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Simon Dinnerstein Interrogates the Role of Art in Lived Human Experience

On view through January 6 in Reno, this exhibition presents the noted artist’s rarely seen “Fulbright Triptych” and several works from his expansive five-decade career.

Simon Dinnerstein, The Fulbright Triptych, 1971‐74, oil on wood panels, 79 ½” x 168” framed and separated. Collection of the Palmer Museum of Art, Pennsylvania State University
Simon Dinnerstein, The Fulbright Triptych (1971‐74), oil on wood panels, 79 ½” x 168” framed and separated. Collection of the Palmer Museum of Art, Pennsylvania State University.

Simon Dinnerstein’s magnum opus The Fulbright Triptych recently made its West Coast debut as part of a traveling exhibition, The Lasting World: Simon Dinnerstein and The Fulbright Triptych. The exhibition explores Dinnerstein’s creative arc from early, hyperrealist works to introspective and fantastical later works.

The Fulbright Triptych is a monumental three-part work measuring 14-feet across that Roberta Smith of The New York Times once described as “a crackling, obsessive showboat of a painting, dreamed up during a decade when the medium supposedly teetered on the brink of death.” The visually complex Triptych is part autobiographical essay, part homage to Renaissance artists, part reflection on historical legacies of the twentieth century, and part meditation on the power of images to inspire across time and place.

In addition to The Fulbright Triptych, the exhibition includes examples of Dinnerstein’s subtly evocative drawings and paintings which continually interrogate the role of art in lived human experience. The Lasting World seeks to provoke discussions about meaning, and how significance and relevance are constructed from different viewpoints.

Organized by the Museum of Art & Archaeology, University of Missouri and the Arnot Art Museum, Elmira, New York, in collaboration with the Nevada Museum of Art, The Lasting World launched an American tour in July 2017.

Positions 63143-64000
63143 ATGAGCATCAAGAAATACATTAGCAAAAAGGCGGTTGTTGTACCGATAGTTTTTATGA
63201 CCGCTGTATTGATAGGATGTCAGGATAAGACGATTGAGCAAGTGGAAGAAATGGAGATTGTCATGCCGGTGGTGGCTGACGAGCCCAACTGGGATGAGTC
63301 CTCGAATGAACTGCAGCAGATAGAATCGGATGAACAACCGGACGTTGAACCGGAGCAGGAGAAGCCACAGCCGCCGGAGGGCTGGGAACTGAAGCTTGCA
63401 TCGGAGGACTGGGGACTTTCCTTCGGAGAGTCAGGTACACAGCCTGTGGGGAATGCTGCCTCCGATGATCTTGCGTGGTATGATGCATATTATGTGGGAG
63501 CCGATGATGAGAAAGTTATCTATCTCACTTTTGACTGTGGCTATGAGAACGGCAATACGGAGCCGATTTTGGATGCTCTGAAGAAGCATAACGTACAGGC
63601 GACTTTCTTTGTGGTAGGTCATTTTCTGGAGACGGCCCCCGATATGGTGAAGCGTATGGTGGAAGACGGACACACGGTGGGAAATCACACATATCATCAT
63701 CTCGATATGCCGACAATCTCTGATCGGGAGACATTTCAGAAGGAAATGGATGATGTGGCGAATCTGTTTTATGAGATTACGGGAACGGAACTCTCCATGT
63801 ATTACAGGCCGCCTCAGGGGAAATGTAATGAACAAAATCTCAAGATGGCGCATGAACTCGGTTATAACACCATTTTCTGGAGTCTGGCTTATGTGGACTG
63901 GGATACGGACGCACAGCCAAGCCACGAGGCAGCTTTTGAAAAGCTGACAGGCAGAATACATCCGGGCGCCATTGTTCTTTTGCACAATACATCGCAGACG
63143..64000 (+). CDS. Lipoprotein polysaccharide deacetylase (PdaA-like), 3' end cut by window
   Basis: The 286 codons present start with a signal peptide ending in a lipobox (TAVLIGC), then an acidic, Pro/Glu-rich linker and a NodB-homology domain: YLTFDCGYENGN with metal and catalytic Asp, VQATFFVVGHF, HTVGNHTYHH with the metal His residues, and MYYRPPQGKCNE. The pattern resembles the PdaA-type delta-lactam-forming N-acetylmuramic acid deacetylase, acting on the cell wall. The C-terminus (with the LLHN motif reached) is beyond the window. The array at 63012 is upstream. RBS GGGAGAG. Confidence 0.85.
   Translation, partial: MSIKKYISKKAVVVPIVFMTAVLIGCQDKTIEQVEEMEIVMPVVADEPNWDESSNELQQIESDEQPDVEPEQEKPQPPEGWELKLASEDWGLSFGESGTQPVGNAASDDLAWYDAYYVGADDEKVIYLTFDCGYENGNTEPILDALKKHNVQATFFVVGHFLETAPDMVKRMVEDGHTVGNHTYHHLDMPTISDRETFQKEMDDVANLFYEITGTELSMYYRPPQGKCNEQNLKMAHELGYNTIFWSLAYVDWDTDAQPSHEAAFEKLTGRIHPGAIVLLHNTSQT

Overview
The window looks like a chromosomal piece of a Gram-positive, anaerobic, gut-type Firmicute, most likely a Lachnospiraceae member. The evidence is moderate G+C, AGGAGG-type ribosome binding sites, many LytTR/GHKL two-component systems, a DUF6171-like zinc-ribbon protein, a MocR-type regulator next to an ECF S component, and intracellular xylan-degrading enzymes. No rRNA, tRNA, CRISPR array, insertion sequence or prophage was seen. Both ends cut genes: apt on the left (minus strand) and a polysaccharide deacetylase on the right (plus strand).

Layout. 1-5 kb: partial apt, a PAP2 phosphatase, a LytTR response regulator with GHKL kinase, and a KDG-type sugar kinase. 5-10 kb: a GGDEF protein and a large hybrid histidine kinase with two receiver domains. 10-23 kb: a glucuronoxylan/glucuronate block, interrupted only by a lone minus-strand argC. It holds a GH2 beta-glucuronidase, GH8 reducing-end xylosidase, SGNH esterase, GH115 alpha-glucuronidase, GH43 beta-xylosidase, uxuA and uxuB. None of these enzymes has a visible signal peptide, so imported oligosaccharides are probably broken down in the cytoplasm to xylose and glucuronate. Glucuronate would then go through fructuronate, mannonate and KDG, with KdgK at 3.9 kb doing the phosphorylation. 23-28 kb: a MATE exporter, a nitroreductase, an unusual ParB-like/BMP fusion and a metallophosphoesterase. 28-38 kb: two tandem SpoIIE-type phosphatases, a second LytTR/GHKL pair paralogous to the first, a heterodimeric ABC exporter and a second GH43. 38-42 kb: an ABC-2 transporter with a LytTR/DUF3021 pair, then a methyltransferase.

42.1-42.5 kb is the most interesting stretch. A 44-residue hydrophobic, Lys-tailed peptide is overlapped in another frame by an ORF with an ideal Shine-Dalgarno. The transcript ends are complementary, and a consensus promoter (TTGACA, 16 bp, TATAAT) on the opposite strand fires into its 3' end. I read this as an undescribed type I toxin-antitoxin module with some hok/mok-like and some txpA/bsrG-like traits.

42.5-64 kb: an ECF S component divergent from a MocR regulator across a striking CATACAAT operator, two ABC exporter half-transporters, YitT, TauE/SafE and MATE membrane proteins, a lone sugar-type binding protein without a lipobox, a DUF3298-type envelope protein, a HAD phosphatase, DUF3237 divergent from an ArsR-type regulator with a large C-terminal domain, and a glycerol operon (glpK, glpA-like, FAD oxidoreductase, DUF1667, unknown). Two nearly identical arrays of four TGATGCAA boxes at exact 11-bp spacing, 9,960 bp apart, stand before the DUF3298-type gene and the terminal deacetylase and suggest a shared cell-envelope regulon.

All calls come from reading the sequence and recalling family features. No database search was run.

The Lasting World: Simon Dinnerstein and The Fulbright Triptych is on view at the Nevada Museum of Art through January 6, 2019. An abridged version of the exhibition will be on view at the Visual Arts Center of New Jersey, Summit, as Revisiting the Fulbright Triptych, February 15–June 16, 2019.

 

Simon Dinnerstein, The Fulbright Triptych (detail), 1971‐74, oil on wood panels, 79 ½” x 168” framed and separated. Collection of the Palmer Museum of Art, Pennsylvania State University
Simon Dinnerstein, The Fulbright Triptych (detail) (1971‐74), oil on wood panels, 79 ½” x 168” framed and separated. Collection of the Palmer Museum of Art, Pennsylvania State University.
Simon Dinnerstein, The Fulbright Triptych (detail), 1971‐74, oil on wood panels, 79 ½” x 168” framed and separated. Collection of the Palmer Museum of Art, Pennsylvania State University
Simon Dinnerstein, The Fulbright Triptych (detail) (1971‐74), oil on wood panels, 79 ½” x 168” framed and separated. Collection of the Palmer Museum of Art, Pennsylvania State University.
Simon Dinnerstein, The Fulbright Triptych (detail), 1971‐74, oil on wood panels, 79 ½” x 168” framed and separated. Collection of the Palmer Museum of Art, Pennsylvania State University
Simon Dinnerstein, The Fulbright Triptych (detail) (1971‐74), oil on wood panels, 79 ½” x 168” framed and separated. Collection of the Palmer Museum of Art, Pennsylvania State University.